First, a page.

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Leading with a quiet voice — the irony of women’s influence during COVID-19

By: Heather McIntosh, Maria Giammarco

This op-ed by Heather McIntosh and Maria Gaimmarco was originally published in iPolitics on April 23, 2020.

In an age of obsessive media consumption, social media “influencers” shape our interactions and collective understanding. These influencers build platforms to sell products, but also to advocate for women’s rights, fight misinformation, and support evidence-based decision-making.

During crises and high-stress situations, consumers tend to be more susceptible to engagement with and influence from the traditional media. The volume of unknowns often heightens this influence, given the public’s desire for information about their new and emerging reality.

And the influence of women across media platforms shouldn’t be underestimated—especially during the COVID-19 pandemic. Canadians of all generations are turning to all forms of media for updates from politicians, thought leaders, and trusted medical professionals. These updates have become the lifeblood of our news cycle.

The voices and faces of women in the fight against COVID-19 have been paramount in the Canadian media. For instance, Dr. Theresa Tam, Canada’s chief public health officer, is a news media staple for her updates, expertise, and advice on Canada’s battle against the disease. Canadian political leaders such as Deputy Prime Minister Chrystia Freeland and Health Minister Patty Hadju have also become essential voices in political messaging about how our country navigates this crisis. These women have become key influencers in this crisis, and their influencer status spans mediums and generations.

Women, particularly women of colour, care workers, stay-at-home mothers, women in cycles of abuse, trans women, and disabled women, face exceptional challenges to their health and well-being. And physical distancing measures have dramatically decreased safety and support systems.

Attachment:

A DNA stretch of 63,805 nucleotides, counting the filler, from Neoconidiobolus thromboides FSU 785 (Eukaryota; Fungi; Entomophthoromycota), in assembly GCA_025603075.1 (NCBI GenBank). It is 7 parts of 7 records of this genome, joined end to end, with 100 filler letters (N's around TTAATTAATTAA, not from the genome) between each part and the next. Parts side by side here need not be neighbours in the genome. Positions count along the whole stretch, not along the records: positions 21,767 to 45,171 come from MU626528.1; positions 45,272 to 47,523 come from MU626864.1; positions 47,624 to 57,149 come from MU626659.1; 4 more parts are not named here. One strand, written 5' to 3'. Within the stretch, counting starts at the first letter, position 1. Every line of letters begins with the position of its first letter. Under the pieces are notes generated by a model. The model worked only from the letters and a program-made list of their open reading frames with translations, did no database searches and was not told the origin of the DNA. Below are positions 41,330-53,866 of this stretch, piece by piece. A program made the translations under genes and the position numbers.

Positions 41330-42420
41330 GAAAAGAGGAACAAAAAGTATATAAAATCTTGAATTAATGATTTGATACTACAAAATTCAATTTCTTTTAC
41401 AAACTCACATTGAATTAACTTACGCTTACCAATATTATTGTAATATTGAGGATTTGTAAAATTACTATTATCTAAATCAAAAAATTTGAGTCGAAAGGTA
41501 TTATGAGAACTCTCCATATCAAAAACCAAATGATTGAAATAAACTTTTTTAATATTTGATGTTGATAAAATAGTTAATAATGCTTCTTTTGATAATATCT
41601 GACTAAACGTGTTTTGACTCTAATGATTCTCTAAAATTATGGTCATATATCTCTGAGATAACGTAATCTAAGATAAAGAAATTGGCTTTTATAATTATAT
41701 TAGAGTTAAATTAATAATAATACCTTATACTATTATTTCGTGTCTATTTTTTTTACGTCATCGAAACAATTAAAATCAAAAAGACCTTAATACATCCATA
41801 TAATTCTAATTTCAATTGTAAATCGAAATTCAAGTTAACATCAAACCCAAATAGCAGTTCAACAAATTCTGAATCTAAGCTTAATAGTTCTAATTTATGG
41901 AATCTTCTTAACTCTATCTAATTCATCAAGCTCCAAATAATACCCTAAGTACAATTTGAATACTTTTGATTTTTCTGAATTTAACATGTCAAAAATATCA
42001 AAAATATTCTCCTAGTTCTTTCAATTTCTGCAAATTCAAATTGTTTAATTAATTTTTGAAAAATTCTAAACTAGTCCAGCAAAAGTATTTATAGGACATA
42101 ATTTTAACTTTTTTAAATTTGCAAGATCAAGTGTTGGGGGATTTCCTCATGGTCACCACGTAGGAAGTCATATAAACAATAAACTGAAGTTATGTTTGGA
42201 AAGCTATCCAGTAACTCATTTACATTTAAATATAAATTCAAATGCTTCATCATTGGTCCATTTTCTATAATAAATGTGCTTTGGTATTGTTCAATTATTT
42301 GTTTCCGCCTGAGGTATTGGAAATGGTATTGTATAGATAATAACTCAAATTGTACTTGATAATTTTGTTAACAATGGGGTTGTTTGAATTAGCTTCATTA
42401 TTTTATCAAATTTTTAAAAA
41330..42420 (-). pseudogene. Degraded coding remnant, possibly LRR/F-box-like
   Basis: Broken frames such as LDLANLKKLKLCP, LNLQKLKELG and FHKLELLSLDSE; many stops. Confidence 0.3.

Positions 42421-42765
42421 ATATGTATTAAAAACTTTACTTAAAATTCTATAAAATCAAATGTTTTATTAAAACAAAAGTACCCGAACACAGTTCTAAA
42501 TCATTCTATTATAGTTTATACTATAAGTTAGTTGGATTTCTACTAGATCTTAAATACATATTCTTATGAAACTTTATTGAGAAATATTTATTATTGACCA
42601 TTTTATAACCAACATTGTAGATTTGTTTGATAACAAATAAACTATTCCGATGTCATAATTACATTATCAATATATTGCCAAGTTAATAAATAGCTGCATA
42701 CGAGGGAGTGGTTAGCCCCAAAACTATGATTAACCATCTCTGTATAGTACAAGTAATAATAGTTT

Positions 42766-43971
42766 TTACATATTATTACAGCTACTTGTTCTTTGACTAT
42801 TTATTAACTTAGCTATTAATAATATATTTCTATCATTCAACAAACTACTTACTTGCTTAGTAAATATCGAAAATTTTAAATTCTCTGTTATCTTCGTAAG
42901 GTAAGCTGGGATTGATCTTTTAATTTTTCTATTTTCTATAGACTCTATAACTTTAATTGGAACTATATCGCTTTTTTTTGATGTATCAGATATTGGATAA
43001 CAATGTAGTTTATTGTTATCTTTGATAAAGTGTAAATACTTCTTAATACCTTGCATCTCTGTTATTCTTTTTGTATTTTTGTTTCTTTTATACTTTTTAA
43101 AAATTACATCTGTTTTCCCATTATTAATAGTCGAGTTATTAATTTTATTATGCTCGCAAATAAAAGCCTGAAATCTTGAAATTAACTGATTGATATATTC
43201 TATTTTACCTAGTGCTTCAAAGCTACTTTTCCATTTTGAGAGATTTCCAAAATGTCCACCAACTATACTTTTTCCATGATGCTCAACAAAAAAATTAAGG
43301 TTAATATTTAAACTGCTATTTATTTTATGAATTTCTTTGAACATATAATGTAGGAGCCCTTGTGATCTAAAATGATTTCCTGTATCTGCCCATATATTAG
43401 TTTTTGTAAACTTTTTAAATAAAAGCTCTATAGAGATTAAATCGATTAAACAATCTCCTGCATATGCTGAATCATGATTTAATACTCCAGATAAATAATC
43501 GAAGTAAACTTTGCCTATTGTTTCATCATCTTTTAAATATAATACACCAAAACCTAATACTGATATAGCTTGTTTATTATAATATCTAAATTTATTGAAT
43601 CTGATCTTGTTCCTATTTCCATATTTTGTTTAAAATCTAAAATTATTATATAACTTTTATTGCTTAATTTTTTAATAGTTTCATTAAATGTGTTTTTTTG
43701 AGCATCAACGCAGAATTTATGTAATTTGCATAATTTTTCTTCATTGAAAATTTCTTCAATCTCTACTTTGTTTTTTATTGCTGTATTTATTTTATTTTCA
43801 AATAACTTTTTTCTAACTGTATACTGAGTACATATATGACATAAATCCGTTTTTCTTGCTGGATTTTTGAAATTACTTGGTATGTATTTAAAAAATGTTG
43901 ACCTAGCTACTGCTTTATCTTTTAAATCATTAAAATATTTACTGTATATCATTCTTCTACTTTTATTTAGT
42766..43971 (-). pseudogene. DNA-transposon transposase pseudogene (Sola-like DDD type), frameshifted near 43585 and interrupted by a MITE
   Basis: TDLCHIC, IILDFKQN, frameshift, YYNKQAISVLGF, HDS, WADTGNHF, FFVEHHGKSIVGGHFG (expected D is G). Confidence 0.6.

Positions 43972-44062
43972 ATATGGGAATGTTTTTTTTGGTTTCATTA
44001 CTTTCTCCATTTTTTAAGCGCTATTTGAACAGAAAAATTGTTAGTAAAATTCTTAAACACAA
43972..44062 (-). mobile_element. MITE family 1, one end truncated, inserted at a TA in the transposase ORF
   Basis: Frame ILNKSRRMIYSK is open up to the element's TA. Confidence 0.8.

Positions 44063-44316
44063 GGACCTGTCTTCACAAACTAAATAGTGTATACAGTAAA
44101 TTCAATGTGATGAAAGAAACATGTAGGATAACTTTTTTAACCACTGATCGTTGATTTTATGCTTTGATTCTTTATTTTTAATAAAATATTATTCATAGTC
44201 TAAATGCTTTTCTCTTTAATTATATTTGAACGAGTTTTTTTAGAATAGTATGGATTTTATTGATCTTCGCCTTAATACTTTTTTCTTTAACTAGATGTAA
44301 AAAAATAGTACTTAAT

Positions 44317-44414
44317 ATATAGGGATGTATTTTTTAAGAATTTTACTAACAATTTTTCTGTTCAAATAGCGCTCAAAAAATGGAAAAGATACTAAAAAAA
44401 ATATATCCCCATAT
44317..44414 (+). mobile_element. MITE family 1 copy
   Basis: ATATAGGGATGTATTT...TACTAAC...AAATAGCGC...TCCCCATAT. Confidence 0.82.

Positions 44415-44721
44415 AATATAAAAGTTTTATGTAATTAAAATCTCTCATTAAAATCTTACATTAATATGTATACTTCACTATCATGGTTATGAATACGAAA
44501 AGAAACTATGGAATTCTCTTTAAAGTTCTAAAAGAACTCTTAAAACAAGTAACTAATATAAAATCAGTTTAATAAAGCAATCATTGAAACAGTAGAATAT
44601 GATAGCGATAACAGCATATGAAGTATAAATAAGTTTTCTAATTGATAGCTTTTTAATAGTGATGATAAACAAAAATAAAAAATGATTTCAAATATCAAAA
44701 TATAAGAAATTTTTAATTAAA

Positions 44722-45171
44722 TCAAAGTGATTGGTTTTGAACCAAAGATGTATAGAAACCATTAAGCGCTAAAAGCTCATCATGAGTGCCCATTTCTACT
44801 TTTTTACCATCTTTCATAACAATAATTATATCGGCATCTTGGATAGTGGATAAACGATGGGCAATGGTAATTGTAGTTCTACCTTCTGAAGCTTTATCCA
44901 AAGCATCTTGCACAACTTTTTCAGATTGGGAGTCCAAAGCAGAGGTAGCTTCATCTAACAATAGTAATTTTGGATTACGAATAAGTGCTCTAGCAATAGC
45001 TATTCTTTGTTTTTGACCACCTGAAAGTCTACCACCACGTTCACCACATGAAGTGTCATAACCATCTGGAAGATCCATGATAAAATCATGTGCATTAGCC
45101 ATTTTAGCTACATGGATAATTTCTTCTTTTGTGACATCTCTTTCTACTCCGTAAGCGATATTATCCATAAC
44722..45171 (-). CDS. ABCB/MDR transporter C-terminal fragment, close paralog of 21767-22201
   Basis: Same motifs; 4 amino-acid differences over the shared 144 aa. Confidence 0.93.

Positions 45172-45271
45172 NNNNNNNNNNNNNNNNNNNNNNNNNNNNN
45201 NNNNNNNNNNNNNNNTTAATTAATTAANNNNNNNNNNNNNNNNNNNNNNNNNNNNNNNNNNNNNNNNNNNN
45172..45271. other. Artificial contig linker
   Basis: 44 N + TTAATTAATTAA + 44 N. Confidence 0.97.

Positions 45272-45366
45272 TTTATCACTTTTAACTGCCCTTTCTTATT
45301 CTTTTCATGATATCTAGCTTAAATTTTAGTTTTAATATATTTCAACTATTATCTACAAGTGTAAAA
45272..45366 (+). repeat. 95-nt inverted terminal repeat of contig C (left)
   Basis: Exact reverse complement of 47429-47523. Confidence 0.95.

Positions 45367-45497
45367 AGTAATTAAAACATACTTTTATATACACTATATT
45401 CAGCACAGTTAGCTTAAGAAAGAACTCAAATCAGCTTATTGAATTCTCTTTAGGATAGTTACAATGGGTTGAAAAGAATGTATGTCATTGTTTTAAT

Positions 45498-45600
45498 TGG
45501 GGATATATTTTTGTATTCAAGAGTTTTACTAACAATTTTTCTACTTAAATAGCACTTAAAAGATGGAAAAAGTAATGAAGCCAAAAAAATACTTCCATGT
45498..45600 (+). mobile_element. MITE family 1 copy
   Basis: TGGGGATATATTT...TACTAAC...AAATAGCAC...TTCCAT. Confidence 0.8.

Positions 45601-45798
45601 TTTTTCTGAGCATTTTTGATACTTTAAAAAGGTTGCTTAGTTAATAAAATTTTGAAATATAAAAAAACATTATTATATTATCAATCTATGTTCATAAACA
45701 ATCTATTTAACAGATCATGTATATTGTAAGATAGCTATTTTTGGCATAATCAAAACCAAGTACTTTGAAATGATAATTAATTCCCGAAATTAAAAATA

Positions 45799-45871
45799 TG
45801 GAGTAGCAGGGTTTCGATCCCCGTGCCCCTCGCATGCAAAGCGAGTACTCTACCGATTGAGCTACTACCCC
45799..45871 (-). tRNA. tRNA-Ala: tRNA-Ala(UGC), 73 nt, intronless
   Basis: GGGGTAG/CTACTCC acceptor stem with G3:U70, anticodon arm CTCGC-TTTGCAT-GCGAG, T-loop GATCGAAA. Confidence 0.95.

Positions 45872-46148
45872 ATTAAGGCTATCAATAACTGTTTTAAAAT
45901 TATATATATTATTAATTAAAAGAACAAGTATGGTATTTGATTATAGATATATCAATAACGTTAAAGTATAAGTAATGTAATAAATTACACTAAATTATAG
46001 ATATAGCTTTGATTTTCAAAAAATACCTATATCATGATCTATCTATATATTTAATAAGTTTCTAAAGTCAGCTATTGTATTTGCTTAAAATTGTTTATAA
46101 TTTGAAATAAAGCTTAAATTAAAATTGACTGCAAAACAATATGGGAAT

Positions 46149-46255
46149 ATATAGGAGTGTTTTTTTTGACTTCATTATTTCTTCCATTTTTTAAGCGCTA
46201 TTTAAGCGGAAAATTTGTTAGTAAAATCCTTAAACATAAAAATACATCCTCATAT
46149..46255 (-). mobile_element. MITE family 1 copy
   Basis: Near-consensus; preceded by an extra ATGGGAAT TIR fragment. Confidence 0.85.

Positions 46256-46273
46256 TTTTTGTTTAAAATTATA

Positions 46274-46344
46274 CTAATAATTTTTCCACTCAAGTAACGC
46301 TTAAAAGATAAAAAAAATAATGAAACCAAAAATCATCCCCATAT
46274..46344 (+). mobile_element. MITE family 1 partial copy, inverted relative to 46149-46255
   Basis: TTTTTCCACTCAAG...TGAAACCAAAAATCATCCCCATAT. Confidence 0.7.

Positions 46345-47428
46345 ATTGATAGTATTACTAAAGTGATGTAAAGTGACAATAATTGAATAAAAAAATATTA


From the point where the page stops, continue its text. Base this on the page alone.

Having diverse women leaders as the providers of critical information for Canadians has created a scenario that amplifies female voices. Their status as role models and even celebrities has implications not only for our general perceptions of women’s credibility and leadership, but also for shaping our response to the crisis and inspiring youth who see themselves in these women.

Yet in this potential win for women, there is a particular irony that can’t be ignored. While women are leading the charge in many ways, they are also disproportionately impacted by COVID-19. Women, particularly those who are racialized; who work as care workers; or who are stay-at-home mothers; trans; disabled; or living in cycles of abuse, face exceptional challenges to their health and well-being. And physical distancing measures have dramatically decreased safety and support systems.

Women are overrepresented in professions that are essential front-line roles, including in the health services and hospitality industries. These jobs are directly involved in containing the pandemic and providing care and support, and they come with increased risk of contracting COVID-19. Over half of all working women in Canada (56 per cent) are employed in these occupations.

The impacts of this virus on women reflect a larger reality around how the weight of health care and other forms of caregiving—both paid and unpaid—disproportionately falls on women.

The global pandemic has brought the essential nature of what women do into focus. Might the surge in the influence of female leaders be an opportunity to make strides on pay gaps, workplace discrimination, workers’ compensation, and inclusive health policies?

Despite the leadership role women are playing during this crisis, they are generally underrepresented in senior leadership positions in Canada. Women, by and large, lack the decision-making power to change the systems and structures that reinforce gendered labour challenges in the first place.

 Will women leaders’ increased social capital and rising media influence be used to make progress on these challenges? Will this new influencer status—one that transcends platforms and generations—lend long-term credence to women’s voices? Will shifting perceptions translate into changes in whose voices and roles we value?

For now, these remain open questions. Yet the current situation has pushed women’s leadership, their voices, and their strong influence into the mediascape. This positions Canada to evolve on how we value women’s contributions to our safety and prosperity. Traditionally feminized roles are driving our battle against this pandemic, but we also need to recognize that the expert voices leading us to recovery largely belong to women.